Irregular Border Crossings into EU Drop 23% in Early 2024

Irregular Border Crossings into EU Drop 23% in Early 2024

In the first four months of 2024, there were significantly fewer people illegally crossing the European Union (EU) than during the same time in 2023.

The number of these irregular crossings decreased by 23%, according to Frontex, the EU’s border agency.

Sharp declines in Central Mediterranean and Western Balkans routes

Most of the decreases occurred on the Central Mediterranean and Western Balkans routes, which saw the largest drops.

However, there was a notable increase in crossings in the Western African route to the Canary Islands and the Eastern Mediterranean route.

Unprecedented surge in Western African route

The number of irregular migrants arriving in the Canary Islands hit a record high in the first four months of 2024.

There were over 16,200 of these arrivals, which is more than any other time since 2011, when Frontex started keeping track.

This surge seems to be caused by criminal groups in Mauritania taking advantage of people from sub-Saharan Africa who want to enter the EU.

These smugglers have been cramming more migrants into unsafe boats, making the journey even riskier.

Eastern Mediterranean now most active route

The Eastern Mediterranean route now became the busiest route for illegal migration, with the number of people entering more than doubling compared to the same time last year.

In the first four months of 2024, there were over 17,300 of these crossings.

Meanwhile, there was also a significant increase in the number of people crossing the English Channel, with 34% more crossings than last year.

Migrants continue to risk perilous sea crossings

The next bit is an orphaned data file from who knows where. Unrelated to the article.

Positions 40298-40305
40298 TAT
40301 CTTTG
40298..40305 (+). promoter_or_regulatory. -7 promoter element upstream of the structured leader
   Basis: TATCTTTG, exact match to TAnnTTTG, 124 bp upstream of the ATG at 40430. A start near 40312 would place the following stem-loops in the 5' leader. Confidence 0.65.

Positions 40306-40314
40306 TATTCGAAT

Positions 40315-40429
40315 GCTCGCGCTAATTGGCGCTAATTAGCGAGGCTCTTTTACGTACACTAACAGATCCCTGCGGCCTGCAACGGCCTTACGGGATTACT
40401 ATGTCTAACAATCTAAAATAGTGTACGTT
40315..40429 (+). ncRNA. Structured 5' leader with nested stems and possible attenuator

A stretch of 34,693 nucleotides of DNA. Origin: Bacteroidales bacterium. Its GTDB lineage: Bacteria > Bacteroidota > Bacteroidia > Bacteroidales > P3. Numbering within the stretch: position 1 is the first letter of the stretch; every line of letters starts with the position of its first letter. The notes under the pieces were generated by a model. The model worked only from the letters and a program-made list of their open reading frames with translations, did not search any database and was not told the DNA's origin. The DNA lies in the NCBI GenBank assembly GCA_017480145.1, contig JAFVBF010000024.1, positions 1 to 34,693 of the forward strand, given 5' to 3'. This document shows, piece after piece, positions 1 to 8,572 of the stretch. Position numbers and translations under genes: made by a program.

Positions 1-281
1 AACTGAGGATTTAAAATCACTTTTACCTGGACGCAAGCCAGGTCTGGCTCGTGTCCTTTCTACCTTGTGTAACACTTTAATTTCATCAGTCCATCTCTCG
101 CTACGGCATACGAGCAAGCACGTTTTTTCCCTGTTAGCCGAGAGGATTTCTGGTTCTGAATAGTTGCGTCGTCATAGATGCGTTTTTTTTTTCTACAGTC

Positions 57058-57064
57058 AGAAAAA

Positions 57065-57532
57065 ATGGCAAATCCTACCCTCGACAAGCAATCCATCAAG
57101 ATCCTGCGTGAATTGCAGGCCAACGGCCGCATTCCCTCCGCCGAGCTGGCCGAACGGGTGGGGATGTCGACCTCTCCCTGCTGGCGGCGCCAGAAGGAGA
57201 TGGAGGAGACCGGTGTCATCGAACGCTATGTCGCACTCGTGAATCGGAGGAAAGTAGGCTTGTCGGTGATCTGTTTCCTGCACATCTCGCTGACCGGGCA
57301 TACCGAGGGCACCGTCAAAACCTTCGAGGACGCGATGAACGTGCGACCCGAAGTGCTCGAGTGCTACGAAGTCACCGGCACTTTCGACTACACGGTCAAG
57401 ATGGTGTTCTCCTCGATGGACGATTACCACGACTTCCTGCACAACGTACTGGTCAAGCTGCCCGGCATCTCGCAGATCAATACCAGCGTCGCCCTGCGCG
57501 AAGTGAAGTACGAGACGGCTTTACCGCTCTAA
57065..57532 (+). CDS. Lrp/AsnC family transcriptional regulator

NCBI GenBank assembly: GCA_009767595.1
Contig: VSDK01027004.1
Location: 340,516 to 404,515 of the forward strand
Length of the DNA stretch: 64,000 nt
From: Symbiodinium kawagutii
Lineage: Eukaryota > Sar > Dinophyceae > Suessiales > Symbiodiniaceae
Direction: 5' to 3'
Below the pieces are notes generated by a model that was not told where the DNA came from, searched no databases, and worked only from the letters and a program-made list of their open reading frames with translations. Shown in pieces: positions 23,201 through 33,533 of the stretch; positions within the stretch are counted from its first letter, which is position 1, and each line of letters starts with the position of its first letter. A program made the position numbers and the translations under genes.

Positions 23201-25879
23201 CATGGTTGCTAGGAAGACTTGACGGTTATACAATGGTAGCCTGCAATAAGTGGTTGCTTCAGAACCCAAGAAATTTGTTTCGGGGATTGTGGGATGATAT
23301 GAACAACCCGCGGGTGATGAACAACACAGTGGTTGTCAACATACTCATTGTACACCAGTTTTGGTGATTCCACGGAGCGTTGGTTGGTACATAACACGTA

Even though fewer people are illegally crossing into Europe this year, the journeys remain very dangerous, especially for those traveling by sea.

The International Organization for Migration (IOM) reported that 568 people have disappeared in the Mediterranean Sea this year, most of them on the dangerous Central Mediterranean route.

Top nationalities of migrants in early 2024

Most of the illegal migrants found crossing borders in the first four months of 2024 were from Syria, Mali, or Afghanistan.

As the year progresses, it remains to be seen how migratory patterns and numbers will continue to evolve.

Navigating the changes for travelers

The changes in irregular migration could affect the new European Travel Information and Authorization System (ETIAS), which is planned to start in the middle of 2025.

This system will require travelers who do not need a Schengen visa to get authorization before they travel to most of Europe. It is designed to make travel safer. 

As migration patterns change, the ETIAS will be important in controlling who comes into Europe.

Adapting policies in a changing landscape

The changes in the number of irregular border crossings might prompt EU countries to rethink their immigration policies.

The new ETIAS system is designed to control short trips, but these countries might also need to change their approaches for long-term visitors, like families, investors, digital nomads, and students.

It is important for the EU to find a way to keep its people safe while still welcoming those who bring different ideas and help the economy grow.

Addressing irregular migration in the EU

The dynamics of irregular migration in the EU are constantly changing, which creates difficulties for the member states and agencies like Frontex.

These organizations also need to protect both the people trying to cross the borders and those already living in the EU.

As illegal migrants find new ways to take advantage of those who want to enter Europe, it is clear that a well-thought-out plan that involves everyone working together will be needed to solve this problem in a way that is both humane and effective.